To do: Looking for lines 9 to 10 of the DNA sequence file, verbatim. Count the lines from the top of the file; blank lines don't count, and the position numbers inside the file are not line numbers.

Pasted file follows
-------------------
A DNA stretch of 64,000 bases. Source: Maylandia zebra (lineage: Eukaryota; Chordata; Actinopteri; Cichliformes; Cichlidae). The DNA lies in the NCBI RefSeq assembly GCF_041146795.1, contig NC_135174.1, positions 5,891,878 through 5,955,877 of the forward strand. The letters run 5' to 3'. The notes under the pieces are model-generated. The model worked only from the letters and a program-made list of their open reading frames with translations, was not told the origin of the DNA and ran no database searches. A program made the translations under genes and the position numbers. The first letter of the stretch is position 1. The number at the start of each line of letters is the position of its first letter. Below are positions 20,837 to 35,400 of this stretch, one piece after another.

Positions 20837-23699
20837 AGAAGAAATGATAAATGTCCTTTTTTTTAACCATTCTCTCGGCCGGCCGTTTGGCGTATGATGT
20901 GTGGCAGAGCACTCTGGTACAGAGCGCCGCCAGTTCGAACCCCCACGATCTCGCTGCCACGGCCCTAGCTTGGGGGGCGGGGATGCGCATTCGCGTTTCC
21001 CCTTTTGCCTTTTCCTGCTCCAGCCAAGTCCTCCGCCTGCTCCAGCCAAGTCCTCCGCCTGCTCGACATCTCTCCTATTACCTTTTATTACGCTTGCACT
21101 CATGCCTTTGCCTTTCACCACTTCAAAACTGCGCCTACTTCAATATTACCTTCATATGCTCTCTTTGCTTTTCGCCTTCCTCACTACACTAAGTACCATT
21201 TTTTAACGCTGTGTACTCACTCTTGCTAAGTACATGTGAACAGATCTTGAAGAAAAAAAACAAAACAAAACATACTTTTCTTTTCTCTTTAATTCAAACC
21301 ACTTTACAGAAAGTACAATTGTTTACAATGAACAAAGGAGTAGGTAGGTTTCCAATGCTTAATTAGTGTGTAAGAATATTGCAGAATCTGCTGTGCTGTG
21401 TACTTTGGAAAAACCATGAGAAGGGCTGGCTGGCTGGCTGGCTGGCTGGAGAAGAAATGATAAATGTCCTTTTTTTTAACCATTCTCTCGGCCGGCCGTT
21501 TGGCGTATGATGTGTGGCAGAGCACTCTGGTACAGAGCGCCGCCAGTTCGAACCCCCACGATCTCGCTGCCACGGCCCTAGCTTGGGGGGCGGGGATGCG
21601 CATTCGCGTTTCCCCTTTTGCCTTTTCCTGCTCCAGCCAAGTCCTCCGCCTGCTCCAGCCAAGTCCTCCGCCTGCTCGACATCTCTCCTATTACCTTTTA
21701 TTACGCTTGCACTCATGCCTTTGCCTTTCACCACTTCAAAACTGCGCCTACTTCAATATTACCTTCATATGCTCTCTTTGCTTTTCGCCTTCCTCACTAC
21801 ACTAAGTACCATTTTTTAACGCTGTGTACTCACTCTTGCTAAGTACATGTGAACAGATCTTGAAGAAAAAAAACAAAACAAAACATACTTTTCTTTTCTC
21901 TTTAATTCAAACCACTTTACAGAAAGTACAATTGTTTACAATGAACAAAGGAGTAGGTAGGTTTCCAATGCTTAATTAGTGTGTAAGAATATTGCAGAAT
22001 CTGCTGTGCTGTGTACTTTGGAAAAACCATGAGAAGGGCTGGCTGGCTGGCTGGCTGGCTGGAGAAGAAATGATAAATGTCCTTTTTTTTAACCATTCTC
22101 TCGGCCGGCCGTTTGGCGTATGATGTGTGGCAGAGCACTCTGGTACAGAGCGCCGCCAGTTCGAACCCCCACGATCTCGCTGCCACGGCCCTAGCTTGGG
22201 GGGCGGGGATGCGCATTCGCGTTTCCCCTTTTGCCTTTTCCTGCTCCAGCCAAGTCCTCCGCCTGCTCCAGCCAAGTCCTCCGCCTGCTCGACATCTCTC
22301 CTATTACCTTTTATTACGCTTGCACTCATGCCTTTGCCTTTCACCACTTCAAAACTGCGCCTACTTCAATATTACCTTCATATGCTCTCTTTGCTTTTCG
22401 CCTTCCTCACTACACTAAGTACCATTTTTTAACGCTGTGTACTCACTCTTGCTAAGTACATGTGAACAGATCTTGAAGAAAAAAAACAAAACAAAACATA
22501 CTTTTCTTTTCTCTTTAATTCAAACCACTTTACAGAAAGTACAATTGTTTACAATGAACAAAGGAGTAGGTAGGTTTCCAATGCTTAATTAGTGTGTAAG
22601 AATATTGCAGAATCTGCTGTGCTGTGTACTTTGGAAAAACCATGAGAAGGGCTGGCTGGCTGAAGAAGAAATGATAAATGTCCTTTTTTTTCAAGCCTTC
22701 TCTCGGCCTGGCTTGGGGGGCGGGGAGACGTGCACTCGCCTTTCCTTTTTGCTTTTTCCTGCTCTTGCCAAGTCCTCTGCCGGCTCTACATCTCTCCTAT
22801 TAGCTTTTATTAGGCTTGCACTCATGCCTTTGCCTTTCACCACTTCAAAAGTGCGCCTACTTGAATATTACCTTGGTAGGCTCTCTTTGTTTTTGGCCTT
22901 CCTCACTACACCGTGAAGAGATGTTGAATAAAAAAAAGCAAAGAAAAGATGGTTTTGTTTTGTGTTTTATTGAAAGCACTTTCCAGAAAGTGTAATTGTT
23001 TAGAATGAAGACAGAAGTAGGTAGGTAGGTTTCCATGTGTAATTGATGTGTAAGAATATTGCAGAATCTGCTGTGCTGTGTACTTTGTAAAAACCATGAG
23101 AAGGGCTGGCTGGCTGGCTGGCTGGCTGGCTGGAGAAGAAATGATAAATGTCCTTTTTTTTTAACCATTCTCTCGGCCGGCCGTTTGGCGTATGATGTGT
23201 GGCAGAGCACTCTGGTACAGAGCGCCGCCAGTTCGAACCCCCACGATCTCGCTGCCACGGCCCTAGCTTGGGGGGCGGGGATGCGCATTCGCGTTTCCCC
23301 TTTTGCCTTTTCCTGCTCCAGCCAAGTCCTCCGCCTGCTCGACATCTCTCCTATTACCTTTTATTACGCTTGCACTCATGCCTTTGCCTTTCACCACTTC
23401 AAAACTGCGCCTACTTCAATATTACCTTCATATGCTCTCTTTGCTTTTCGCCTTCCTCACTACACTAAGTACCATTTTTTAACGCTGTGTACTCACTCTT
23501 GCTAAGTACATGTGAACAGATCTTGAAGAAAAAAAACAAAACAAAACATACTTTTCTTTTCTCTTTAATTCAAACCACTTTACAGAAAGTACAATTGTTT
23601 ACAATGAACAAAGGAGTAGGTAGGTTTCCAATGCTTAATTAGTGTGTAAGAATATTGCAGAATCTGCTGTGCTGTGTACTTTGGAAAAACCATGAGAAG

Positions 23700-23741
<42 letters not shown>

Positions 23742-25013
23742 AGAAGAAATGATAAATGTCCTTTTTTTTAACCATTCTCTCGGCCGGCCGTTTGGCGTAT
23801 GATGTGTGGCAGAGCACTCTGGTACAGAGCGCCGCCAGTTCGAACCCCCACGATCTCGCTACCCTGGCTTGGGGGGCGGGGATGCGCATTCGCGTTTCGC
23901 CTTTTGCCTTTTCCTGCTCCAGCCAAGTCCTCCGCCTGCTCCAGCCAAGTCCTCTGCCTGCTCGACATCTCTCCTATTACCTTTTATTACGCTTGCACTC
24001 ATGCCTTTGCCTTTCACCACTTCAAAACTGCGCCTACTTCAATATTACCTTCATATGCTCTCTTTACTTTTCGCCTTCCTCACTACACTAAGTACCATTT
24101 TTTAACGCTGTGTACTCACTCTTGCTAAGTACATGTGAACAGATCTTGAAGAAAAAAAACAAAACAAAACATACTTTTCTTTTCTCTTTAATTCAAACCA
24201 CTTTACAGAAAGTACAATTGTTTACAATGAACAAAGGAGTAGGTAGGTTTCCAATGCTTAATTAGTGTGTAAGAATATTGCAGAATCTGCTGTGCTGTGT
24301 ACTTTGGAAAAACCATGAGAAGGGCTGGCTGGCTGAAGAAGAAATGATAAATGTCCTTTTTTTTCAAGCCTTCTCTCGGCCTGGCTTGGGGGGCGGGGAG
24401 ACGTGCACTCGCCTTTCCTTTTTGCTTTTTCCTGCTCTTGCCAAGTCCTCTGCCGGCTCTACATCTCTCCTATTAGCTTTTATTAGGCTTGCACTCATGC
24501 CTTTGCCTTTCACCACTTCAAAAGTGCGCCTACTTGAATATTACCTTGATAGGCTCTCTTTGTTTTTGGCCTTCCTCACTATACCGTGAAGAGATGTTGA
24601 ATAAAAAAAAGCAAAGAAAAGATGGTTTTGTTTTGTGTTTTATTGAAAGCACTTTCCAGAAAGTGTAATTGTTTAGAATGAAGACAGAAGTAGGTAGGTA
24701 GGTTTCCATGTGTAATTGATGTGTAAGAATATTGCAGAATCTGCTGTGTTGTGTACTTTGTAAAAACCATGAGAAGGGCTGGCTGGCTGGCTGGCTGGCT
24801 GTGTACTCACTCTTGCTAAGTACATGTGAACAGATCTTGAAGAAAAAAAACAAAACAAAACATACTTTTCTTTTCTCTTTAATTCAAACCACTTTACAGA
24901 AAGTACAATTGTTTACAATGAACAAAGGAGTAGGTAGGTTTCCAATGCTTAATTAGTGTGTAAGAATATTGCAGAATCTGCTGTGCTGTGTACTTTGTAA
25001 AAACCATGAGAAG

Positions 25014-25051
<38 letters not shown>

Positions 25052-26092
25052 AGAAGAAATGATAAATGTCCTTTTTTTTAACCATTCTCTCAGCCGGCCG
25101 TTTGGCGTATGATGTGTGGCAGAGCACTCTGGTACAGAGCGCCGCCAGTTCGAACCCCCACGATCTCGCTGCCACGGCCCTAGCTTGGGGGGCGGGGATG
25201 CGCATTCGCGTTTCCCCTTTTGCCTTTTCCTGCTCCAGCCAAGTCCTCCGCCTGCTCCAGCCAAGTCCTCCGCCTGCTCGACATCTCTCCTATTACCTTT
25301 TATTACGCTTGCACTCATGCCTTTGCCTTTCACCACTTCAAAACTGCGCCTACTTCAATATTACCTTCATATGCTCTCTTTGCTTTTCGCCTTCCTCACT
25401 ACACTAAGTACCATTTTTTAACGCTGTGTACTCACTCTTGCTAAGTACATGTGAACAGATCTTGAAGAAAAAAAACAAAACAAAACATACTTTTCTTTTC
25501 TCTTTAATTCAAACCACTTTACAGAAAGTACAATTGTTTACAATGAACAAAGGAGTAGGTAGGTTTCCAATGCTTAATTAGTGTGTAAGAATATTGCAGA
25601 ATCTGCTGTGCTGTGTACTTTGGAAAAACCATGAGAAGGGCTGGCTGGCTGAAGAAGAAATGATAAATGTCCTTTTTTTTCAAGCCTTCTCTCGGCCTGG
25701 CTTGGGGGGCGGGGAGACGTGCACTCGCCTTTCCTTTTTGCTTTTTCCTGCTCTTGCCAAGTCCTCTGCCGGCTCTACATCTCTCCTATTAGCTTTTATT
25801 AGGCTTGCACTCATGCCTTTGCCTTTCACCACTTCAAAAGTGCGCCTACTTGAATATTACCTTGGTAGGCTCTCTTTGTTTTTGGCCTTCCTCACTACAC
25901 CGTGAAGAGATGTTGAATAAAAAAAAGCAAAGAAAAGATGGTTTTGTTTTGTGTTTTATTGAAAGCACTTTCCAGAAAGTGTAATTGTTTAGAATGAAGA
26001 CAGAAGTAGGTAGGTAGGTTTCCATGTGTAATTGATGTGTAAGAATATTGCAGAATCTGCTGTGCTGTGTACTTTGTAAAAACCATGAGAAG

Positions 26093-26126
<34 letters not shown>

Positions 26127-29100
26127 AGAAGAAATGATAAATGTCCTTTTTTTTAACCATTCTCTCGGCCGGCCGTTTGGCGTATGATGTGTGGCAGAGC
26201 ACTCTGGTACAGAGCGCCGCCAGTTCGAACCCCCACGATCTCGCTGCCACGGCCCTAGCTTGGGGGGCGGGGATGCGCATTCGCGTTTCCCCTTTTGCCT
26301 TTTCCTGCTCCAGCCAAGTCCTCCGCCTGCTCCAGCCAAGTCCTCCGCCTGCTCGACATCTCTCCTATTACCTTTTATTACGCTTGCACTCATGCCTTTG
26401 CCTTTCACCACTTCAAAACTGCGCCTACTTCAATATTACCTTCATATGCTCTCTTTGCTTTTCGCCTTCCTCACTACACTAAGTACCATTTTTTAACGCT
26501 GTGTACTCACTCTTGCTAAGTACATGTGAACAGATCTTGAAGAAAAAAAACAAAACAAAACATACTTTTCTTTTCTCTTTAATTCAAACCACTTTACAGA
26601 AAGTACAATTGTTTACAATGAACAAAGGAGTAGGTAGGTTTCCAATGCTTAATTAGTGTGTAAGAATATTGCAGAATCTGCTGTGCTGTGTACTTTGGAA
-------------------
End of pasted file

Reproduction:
21401 TACTTTGGAAAAACCATGAGAAGGGCTGGCTGGCTGGCTGGCTGGCTGGAGAAGAAATGATAAATGTCCTTTTTTTTAACCATTCTCTCGGCCGGCCGTT
21501 TGGCGTATGATGTGTGGCAGAGCACTCTGGTACAGAGCGCCGCCAGTTCGAACCCCCACGATCTCGCTGCCACGGCCCTAGCTTGGGGGGCGGGGATGCG